Bikes

 

 

 

 

 

 

In recent years I have been lucky to have owned a few absolutely lovely machines. One of my favourites was the VTR1000 SP1. Decked out in a Colin Edwards replica paint job (the 2002 Laguna Seca colours) the bike was a real head-turner.

 

 

 

The Honda VTR1000 was the pure expression of Honda’s HRC racing department's desire to beat Ducati at their own game. From 1988 the World Superbike Series allowed V-Twins to have a displacement of 1,000ccs in comparison to the 750 cc four cylinder machines. For the first two years of the new championship, the four cylinder 750s were king, with Honda’s RC-30 continuing to be dominant. However, in 1990, Raymond Roche onboard the Ducati 851, secured the world championship for the Italian firm.

 

 

For the next eleven years, Ducati won eight titles.  Honda was unable to compete with their increasingly outclassed V-Fours. In 2000, the Empire struck back by releasing the RC-51. A 900 V-Twin displacing 998ccs the RC-51 won the title for Honda in its maiden year. Piloted by Colin Edwards, the machine lost the title in 2001, but HRC released the SP-2 in 2002. The revised machine featured a modified chassis and, in a thrilling years racing, Colin Edwards wrested the title back from Ducati.

 

 

The road-going version of the Honda V-Twin was the VTR1000 SP1 and SP2. Honda already had a V-Twin bike in its line-up with the Firestorm. However the SP1 was a completely different animal. Whereas the Firestorm was a soft sports tourer, the SP1 was an unqualified “race-bike for the road”. Stiffly sprung, the riding position put the rider over the front wheel a-la Colin Edwards. The chassis provided superb feedback and riding the bike gave the impression that you held the front wheel axle directly in your hands. A space-age digital dash had normal the rev-counter replaced with a LCD bar that ran into the redline with alarming ease.

 

 

Never a comfortable bike, the machine was uncompromising. Accessible power was available from 3000 RPM, and although the fuelling was snatchy at low revs, the engine was a joy when making progress. The quality front suspension allowed you to place the bike exactly where you wanted it. The chassis was taut and although the VTR was a heavy beast, the pounds dropped away when the machine was rolling. Blessed with an engine that loved to rev this was a seriously quick bike, and always seemed to be travelling slower than it actually was. A quick peek at the digital speedometer always caused a nervous gulp as you realised exactly the rate of knots that you were actually travelling at. Luckily the machine had some of the best brakes going. Even later radial calipered machines struggle to provide the power that the SP1 brakes offered.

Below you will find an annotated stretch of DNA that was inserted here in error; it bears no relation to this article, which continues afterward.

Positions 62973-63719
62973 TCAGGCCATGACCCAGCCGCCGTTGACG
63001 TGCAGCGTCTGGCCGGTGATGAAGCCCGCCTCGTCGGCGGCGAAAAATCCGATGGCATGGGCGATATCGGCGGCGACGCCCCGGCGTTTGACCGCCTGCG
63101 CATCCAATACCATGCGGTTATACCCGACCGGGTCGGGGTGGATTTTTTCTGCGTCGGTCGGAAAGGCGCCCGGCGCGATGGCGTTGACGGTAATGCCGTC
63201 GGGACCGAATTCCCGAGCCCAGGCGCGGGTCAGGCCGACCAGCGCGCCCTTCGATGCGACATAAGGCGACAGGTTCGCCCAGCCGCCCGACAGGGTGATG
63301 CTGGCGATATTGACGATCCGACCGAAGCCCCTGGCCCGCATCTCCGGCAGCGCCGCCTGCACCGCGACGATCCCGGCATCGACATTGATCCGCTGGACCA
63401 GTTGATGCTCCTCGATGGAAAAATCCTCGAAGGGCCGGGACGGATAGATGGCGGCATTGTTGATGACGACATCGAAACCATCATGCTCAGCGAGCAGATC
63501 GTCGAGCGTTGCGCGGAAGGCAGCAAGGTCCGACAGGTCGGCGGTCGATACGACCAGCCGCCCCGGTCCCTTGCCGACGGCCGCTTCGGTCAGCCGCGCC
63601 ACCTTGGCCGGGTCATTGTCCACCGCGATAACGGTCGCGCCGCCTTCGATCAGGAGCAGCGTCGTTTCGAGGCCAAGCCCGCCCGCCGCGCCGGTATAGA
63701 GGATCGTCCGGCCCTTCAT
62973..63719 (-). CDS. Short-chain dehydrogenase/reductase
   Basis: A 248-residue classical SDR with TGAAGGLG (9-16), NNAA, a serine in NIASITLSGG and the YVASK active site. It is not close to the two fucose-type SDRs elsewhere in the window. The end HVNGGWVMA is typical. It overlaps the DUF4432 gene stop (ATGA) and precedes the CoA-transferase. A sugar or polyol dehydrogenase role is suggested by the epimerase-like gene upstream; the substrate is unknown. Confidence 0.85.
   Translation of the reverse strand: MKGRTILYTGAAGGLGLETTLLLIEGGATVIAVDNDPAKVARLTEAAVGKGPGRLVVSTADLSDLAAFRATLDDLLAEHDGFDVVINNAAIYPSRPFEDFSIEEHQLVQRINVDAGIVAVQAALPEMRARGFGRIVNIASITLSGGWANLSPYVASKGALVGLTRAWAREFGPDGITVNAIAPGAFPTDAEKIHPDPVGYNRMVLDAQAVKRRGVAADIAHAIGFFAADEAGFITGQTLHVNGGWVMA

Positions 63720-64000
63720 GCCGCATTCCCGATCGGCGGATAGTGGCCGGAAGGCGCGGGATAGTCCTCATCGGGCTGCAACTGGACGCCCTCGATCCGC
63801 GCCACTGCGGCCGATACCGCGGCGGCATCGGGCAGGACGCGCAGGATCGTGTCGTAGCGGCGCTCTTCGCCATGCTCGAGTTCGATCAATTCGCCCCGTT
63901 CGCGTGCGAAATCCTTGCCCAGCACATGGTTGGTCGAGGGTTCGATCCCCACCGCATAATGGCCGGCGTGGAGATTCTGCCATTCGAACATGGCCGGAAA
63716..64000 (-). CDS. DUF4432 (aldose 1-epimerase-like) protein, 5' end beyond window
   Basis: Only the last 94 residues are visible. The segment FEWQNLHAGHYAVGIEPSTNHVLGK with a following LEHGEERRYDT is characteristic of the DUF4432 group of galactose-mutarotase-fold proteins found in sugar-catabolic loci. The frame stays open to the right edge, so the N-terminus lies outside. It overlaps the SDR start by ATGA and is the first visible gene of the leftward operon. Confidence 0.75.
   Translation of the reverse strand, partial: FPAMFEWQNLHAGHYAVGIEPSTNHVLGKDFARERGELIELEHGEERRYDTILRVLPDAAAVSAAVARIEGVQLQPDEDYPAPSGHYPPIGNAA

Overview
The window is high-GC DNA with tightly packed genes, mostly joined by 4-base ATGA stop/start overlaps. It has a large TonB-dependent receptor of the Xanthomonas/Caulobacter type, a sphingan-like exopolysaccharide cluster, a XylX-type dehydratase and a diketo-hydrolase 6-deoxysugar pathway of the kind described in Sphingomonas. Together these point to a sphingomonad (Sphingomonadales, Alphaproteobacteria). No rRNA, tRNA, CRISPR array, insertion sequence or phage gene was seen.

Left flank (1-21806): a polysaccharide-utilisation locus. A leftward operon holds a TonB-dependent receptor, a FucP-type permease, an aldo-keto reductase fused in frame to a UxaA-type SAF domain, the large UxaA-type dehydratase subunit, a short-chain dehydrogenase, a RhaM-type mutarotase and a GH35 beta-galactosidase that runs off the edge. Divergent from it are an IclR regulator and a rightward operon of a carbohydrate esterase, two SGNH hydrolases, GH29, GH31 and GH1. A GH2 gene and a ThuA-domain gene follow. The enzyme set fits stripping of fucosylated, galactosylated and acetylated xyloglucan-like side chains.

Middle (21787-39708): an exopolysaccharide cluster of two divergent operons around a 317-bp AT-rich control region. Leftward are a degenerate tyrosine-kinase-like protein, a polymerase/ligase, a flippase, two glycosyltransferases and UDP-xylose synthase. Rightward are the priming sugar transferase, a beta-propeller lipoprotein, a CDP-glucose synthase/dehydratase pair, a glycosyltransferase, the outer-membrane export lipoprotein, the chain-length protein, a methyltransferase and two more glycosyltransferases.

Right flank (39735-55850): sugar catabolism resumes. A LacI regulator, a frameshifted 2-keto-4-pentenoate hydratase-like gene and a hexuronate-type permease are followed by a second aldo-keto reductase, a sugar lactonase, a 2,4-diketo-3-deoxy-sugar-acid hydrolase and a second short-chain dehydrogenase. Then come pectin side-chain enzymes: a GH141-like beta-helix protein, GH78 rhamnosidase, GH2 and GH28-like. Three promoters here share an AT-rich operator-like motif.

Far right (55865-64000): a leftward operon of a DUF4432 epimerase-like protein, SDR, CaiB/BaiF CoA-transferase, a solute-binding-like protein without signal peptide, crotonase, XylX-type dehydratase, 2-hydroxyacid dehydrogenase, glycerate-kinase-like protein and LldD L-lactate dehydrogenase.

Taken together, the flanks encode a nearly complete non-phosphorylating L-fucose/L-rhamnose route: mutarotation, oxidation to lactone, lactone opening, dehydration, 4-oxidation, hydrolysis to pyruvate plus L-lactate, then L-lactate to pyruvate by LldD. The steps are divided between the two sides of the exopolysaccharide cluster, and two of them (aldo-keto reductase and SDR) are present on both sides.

This was not a machine for bimbling around town or in traffic. I have mentioned the snatchy low-down fuelling which made stop-start progress difficult (especially with masses of low-down torque ready to spin the rear wheel on greasy roads). The engine ran hot, and was easily capable of baking the rider. The stiff front suspension transmitted every road imperfection through to wrists already aching with the hunched riding position. The overly-hard rear shock seemed determined to try and insert the thinly padded seat exactly where most riders would not want a seat pad inserting. However, get the machine out into the open and it was transformed. Smoothly Tarmaced sweeping corners became a temple to the sublime chassis ability to pick and hold a line, and coupled to the rev-hungry V-Twin motor, corner exits goaded the rider into twisting the throttle harder and harder. A rabid smile was guaranteed every time.

 

 

I had my SP1 for just over a year. The machine made me smile every time I opened the garage door. Seeing HRC cast into the crankcases and noticing the quality of each and every component reaffirmed the oft-held opinion that Honda lost money on each and every VTR sold.

 

 

In February 2008 I changed to a Fireblade. I had thought of getting an in-line 4 cylinder bike before, though always found them to be a bit "soulless" after the SP1. However I seemed to click with the Fireblade, and I loved the MotoGP inspired looks. I traded the SP1 in for an 04 machine with 220 miles on the clock (yes, that's 220 miles covered in four years!). This machine is a million times better than I am and was a totally different animal to the big V-Twin. Whereas the VTR ran out of steam at 10,000RPM (outputting a genuine 130 BHP at the rear wheel) the CBR revs on for another couple of thousand RPMs  and outputs 160BHP through the rear tyre.

 

 

 

 

 

 

 

 

 

 

 

 

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Stephen Jennette